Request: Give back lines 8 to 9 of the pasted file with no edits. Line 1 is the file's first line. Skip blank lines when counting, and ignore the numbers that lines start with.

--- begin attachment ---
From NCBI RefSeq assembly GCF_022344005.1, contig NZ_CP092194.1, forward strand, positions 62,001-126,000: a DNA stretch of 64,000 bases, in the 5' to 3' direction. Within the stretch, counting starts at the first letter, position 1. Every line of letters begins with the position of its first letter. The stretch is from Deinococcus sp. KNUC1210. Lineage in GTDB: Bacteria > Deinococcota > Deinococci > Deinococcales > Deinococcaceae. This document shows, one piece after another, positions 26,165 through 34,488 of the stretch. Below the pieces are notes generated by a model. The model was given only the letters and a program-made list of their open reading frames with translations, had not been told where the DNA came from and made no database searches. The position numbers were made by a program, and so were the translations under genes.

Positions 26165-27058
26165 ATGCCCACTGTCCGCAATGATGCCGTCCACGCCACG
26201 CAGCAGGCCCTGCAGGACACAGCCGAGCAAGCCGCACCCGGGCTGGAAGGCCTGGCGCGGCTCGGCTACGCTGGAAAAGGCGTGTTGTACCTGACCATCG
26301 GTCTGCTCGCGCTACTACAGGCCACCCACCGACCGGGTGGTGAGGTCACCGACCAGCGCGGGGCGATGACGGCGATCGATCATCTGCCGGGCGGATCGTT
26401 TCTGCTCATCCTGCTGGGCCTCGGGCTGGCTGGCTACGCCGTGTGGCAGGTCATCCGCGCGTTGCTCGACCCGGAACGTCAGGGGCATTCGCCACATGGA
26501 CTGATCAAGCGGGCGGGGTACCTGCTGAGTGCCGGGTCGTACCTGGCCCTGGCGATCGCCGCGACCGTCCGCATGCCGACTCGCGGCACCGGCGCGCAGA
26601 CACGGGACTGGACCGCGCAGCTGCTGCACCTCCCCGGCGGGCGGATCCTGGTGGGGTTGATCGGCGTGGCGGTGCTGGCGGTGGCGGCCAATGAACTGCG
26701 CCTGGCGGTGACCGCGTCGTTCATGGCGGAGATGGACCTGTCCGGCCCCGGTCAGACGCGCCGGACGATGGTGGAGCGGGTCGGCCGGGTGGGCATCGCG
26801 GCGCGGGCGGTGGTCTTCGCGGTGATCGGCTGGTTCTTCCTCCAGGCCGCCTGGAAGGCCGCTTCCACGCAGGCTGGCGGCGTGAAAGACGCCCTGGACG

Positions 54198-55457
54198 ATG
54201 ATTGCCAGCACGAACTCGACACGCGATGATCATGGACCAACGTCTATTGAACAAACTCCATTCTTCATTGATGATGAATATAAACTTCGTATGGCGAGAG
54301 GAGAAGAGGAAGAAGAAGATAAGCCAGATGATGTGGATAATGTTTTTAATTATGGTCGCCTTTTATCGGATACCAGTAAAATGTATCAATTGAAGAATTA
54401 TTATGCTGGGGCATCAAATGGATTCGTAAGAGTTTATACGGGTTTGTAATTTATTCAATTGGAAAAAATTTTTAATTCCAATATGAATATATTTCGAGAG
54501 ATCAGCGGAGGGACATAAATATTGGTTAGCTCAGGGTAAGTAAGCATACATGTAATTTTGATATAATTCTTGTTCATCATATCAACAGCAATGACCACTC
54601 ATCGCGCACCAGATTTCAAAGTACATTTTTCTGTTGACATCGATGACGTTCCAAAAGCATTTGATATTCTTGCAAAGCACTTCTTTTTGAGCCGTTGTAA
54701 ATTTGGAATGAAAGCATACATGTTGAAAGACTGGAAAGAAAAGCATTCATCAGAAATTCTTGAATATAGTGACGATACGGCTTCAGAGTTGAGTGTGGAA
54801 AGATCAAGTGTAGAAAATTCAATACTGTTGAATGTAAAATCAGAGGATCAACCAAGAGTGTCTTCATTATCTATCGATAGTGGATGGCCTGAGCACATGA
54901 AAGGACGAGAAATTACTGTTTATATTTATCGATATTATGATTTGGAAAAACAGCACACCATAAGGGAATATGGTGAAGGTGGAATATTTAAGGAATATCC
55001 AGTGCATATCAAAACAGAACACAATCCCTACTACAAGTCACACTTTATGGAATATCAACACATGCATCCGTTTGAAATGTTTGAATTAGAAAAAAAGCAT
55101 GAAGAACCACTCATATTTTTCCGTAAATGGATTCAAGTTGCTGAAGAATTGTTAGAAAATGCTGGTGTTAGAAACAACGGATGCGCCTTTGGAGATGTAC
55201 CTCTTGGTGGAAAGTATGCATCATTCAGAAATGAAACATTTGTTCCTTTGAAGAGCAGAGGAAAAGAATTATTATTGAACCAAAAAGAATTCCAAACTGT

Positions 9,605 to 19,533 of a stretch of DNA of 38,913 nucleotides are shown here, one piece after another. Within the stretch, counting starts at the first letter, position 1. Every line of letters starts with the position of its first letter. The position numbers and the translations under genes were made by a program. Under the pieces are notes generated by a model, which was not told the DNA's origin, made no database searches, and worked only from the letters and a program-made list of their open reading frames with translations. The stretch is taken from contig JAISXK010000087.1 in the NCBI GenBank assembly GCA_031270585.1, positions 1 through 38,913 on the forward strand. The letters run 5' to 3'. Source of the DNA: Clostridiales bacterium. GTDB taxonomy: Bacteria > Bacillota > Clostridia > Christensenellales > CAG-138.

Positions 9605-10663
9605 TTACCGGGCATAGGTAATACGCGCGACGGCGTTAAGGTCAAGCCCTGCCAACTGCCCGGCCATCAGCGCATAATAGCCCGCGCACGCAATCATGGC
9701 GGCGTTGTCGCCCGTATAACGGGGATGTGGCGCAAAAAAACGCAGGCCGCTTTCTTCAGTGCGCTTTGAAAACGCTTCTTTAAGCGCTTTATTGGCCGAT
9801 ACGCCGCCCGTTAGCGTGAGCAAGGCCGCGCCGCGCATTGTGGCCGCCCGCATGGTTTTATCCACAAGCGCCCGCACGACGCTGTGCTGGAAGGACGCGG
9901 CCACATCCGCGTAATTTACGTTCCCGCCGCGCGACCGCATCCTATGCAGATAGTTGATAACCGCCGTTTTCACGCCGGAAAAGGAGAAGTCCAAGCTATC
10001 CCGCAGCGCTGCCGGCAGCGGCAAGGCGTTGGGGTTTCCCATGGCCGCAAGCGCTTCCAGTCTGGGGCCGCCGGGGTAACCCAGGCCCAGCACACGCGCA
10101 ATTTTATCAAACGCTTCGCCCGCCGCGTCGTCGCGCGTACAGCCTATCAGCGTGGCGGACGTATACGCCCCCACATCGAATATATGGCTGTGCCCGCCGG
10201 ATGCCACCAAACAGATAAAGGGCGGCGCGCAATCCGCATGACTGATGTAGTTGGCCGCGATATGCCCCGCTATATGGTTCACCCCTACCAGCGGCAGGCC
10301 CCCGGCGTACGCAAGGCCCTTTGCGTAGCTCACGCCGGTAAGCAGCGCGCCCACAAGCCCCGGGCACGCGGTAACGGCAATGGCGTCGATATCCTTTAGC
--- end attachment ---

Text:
26601 CACGGGACTGGACCGCGCAGCTGCTGCACCTCCCCGGCGGGCGGATCCTGGTGGGGTTGATCGGCGTGGCGGTGCTGGCGGTGGCGGCCAATGAACTGCG
26701 CCTGGCGGTGACCGCGTCGTTCATGGCGGAGATGGACCTGTCCGGCCCCGGTCAGACGCGCCGGACGATGGTGGAGCGGGTCGGCCGGGTGGGCATCGCG